John Gavin, star of many a plush romance, was a male star for women – a handsome hunk (hence the bare chest here), smoothly well-mannered (‘beautiful manners’, even in a heel, were a major pleasure for female spectators) and redolent of wealth and ‘class’ (he later became US ambassador to Mexico). In Imitation of Life (Douglas Sirk, 1959) he partnered Lana Turner and Susan Kohner, as women who love ‘not wisely but too well’, and in Midnight Lace (1960) he unnerves the unsinkable Doris Day. Hitchcock found him disappointingly wooden. Perhaps his natural style suited those glossier, slower ‘women’s films’, which dwelled in leisurely fashion on reaction shots, thus reversing the 1930s cult of fast pace, to which lovers of film art were still very attached.

Sam in the film and Sam in the script are quite different characters (though, narrative-wise, they’re functional equivalents: they’d work equally well). The script describes a stolid, cheery, smiling chap, trying to half-dream, half-laugh his problems away, without quite facing them. Nonetheless Lila finds him reassuringly relaxed and solid. John Gavin as Sam is more brooding, passive, enigmatic. Hitch, it’s said, thought his love-making too listless and asked Miss Leigh to ‘take him in hand’.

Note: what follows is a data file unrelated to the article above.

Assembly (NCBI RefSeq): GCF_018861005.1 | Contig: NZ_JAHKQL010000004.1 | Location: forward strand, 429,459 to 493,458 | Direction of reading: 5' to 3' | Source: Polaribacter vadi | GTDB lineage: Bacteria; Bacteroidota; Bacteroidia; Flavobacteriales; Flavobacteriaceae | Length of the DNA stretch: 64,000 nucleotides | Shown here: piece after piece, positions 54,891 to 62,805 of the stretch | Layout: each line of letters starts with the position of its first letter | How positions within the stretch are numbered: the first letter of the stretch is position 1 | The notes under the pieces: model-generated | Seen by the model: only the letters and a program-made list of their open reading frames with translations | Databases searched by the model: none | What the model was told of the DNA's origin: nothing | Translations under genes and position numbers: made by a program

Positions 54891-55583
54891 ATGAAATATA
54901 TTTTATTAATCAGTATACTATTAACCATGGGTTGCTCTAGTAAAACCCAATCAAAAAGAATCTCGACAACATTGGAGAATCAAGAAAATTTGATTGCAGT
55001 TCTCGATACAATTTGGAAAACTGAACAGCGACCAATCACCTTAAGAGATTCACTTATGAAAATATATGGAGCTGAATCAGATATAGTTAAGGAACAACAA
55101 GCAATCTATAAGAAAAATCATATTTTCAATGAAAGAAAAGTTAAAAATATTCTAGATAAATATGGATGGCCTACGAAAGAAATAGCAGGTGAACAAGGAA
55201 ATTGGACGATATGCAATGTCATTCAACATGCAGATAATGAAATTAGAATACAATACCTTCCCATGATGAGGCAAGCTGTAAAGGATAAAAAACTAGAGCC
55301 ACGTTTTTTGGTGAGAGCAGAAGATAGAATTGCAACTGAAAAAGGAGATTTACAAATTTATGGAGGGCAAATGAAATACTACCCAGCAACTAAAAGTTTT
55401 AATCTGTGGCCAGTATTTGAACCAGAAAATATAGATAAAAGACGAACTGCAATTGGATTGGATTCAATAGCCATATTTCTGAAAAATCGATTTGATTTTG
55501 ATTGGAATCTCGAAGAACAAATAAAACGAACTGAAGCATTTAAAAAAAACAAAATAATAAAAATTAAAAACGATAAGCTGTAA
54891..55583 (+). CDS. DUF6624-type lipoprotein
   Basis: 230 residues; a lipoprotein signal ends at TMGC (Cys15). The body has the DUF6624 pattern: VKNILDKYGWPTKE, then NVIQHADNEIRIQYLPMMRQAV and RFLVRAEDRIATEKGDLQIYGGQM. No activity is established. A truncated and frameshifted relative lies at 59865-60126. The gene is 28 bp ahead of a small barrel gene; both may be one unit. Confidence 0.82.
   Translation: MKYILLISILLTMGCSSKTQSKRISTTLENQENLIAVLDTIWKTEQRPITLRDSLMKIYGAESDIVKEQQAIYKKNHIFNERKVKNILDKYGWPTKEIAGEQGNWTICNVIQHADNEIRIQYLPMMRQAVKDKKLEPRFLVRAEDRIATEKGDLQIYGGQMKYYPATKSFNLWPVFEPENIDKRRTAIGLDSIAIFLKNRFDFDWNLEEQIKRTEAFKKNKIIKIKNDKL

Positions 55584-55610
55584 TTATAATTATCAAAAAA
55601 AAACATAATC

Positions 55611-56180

Their conversation, which is admirably written, has six main ‘move-and-countermoves’.

1. Even while sensually enlaced and kissing, Marion expresses her discontent.
2. Getting dressed, she states her terms: from now on they meet in her home (since he can’t afford good restaurants? to re-domesticate him?), with her sister there (as chaperone?); together they’ll broil a steak (good, simple meals for busy people). He promptly surprises her, and us, by agreeing to everything, almost with relief, and confessing he needs her on any terms at all.
3. She’s warm and tender, virtually proposing to him, and yet, he turns away.
4. She promises to share his life, and if most of his money must go to his exwife, so be it: ‘I’ll lick the stamps.’ Perversely ignoring what she’s just said, he asks, with almost contented jealousy, if she’s looking for someone else.